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We're Not In Triangles Any More, Toto
Trig Integrals


 Finding the integral of the sine and cosine functions is easy.

 We know the derivative of the sine is the cosine,
 so the integral of the cosine is the sine.

 We also know that the derivative of the cosine
 is the negative sine (-sin).
 That means that the integral of the sine is negative cosine.

 The integrals of the other four trig functions
 are not quite as obvious.
 To find the integral of the tangent, 
 remember that the tangent is equal to
 the sine divided by the cosine.

 The sine divided by cosine thing is easier to deal with
 than you might think.
 We let ...

 u = cosX    du = - sinXdx   (so - du = sinXdx)

 That gives us ...

 A basic property of logarithms is that if we have the log (or ln)
 of something raised to a power,
 we can turn the power into a coefficient of the log.
 We can also do the reverse.
 So ...

 Using this idea on our -ln|cosX| term we get ...

 so the integral of tanX is ...

 Take your choice, they're both the same value!
 Finding the integral of the cotangent is similar ...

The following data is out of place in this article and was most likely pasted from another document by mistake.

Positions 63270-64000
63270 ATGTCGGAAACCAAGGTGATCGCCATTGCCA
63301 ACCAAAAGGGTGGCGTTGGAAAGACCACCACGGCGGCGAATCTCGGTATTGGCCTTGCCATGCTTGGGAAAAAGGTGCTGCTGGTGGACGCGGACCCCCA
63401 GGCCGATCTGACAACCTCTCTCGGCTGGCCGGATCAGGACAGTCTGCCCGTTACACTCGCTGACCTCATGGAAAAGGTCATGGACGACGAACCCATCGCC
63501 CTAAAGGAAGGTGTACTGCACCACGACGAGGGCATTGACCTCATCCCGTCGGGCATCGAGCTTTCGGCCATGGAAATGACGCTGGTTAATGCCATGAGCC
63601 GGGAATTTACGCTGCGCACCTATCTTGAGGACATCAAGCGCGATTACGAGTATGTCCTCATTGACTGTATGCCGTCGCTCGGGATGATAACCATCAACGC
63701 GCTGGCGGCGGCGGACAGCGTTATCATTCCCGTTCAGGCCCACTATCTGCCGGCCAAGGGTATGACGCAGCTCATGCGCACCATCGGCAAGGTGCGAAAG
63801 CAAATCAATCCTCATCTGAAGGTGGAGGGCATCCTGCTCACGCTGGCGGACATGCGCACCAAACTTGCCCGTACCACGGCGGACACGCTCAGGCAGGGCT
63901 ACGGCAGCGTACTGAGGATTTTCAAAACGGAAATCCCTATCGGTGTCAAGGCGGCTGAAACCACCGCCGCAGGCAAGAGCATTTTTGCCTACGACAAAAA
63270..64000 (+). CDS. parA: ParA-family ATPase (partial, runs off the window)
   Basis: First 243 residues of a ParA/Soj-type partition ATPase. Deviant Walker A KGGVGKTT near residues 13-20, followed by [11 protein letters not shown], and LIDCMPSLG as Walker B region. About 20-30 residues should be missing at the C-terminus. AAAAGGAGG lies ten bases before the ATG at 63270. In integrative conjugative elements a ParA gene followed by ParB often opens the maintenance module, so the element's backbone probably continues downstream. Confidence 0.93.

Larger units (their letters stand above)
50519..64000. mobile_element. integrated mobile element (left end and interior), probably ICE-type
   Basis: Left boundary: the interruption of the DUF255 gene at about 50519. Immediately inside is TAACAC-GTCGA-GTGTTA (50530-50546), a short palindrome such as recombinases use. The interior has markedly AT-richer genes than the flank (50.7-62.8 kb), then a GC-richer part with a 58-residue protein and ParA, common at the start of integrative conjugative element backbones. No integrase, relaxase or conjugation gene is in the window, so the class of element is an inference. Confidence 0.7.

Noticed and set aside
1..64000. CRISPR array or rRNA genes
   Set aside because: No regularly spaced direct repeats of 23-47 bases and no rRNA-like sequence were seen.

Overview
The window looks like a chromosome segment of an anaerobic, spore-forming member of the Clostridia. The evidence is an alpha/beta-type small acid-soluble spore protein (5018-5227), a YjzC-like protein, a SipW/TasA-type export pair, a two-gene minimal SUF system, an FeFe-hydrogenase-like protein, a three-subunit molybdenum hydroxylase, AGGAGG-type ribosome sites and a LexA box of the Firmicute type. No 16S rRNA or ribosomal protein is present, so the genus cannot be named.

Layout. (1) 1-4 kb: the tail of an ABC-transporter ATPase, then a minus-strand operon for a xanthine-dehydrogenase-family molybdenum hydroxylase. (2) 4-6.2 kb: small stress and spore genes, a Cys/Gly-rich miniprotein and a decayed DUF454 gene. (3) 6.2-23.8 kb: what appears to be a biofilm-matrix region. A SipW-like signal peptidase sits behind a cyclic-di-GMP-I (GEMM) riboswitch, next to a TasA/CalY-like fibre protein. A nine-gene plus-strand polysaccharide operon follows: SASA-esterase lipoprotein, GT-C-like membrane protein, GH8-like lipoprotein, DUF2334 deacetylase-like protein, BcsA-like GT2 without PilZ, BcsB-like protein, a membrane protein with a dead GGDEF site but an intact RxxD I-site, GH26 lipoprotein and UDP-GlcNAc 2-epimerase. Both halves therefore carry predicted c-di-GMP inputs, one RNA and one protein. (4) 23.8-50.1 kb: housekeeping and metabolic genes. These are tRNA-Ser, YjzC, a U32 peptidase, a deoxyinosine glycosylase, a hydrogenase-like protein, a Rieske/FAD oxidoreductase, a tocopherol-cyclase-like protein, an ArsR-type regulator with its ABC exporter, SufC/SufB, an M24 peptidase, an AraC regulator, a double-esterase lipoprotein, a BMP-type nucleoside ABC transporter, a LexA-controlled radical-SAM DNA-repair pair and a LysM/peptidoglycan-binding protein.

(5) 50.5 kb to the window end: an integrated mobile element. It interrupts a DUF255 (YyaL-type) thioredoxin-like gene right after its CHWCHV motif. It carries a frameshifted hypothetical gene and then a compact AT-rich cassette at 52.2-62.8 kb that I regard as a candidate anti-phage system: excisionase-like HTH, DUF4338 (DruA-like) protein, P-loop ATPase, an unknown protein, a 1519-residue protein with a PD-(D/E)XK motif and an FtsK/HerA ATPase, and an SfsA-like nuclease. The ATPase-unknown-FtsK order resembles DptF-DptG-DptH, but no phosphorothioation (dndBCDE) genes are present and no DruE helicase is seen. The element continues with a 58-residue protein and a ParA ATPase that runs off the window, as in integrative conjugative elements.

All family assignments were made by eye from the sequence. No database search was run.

See that this one is simpler than the tangent
 because we don't have any "-" signs to deal with anywhere.
 The math type who figured out what the integral
 of the secant was,
 must have worked on it for a long time.
 The idea was to multiply the integral of secXdx
 by something to make it into ...

 or something like it.
 What was hit upon was ...

 since the derivative of secX is secXtanX 
 and the derivative of tanX is sec 2X,
 we have u in the denominator and du in the numerator.
 This is the "ln" integral form,
 so ...

 The integral of the cosecant function is found in a very similar way.

 We can replace X by more complex things
 and still find the integral.
 All we need is to have the right dx,
 or something that we can make into the right dx.
 For example, if we want to find the integral of csc6X ...

 We need a 6 (the proper coefficient for dX) to do the integral,
 so we add a 6 1/6 to the integral to get the right dX.

 Using our formula we have ...

 We can use this strategy on most integrals.
 To show this, we usually use "u" instead of X
 when we write a general form of an integral.
 The general form of the integral equations
 of our six trig functions are ...


   copyright 2005 Bruce Kirkpatrick

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